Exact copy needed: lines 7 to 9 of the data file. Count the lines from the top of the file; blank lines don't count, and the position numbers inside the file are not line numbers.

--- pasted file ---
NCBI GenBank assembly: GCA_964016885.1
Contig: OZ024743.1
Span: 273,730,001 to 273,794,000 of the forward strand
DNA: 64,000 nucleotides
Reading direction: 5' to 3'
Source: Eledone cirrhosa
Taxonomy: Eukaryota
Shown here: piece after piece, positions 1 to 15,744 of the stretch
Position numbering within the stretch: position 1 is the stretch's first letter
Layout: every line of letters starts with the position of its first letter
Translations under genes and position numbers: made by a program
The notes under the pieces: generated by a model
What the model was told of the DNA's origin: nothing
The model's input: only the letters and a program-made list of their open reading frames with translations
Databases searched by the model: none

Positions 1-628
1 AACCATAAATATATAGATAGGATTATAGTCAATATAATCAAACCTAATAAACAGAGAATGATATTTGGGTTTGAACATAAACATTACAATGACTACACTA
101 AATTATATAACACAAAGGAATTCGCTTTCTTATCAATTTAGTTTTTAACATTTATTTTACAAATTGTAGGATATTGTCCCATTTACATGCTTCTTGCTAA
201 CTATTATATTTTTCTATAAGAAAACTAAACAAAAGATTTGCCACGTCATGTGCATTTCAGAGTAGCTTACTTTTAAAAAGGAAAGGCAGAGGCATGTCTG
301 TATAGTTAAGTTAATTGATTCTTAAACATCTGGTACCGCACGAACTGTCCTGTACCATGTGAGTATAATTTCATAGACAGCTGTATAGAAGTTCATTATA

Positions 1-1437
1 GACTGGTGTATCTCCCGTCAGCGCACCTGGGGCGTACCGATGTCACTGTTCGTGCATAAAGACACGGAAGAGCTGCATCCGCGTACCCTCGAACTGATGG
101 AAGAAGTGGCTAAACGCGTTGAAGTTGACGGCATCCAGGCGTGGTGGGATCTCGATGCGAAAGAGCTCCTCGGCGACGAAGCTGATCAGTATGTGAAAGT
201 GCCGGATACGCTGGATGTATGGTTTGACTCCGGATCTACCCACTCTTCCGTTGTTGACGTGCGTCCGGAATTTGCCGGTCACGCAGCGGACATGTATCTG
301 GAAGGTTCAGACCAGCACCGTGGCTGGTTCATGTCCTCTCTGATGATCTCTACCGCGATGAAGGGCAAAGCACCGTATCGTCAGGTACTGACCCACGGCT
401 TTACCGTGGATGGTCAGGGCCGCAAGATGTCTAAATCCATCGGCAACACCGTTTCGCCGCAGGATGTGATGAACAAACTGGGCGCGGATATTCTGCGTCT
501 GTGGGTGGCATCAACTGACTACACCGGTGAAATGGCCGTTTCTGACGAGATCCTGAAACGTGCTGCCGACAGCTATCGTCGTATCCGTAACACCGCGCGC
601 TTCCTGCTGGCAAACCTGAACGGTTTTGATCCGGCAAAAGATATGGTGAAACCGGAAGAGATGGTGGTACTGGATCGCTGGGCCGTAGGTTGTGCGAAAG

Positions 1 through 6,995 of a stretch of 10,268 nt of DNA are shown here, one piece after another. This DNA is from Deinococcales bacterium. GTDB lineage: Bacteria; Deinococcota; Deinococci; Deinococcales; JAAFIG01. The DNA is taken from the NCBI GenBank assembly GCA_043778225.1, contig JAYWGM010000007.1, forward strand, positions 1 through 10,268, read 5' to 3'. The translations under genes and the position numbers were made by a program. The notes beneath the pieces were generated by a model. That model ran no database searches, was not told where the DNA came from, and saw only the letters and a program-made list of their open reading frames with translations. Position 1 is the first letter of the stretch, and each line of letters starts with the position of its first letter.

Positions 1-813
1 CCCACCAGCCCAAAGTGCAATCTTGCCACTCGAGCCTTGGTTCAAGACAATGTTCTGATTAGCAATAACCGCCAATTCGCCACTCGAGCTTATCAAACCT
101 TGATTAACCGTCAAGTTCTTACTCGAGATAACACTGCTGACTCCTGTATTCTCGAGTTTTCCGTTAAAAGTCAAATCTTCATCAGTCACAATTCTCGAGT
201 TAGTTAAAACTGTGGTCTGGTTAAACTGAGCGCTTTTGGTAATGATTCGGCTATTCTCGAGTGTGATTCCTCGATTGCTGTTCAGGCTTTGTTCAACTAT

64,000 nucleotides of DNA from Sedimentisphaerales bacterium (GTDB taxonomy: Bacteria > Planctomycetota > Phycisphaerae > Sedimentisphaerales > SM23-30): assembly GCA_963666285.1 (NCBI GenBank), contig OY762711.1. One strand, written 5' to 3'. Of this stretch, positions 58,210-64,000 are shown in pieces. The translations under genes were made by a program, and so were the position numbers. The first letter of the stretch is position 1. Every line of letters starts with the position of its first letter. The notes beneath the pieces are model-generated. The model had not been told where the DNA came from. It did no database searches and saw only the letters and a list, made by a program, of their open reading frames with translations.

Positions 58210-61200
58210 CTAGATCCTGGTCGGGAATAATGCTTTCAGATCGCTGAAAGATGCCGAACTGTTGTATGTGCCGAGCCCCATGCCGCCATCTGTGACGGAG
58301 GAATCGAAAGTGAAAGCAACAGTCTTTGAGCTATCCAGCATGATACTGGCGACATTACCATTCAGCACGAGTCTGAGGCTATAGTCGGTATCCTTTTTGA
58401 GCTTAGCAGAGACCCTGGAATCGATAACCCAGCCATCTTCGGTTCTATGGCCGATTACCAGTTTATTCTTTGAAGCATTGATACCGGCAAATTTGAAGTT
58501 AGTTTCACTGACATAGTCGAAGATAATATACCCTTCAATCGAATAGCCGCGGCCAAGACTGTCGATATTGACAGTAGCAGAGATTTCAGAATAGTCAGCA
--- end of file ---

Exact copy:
Taxonomy: Eukaryota
Shown here: piece after piece, positions 1 to 15,744 of the stretch
Position numbering within the stretch: position 1 is the stretch's first letter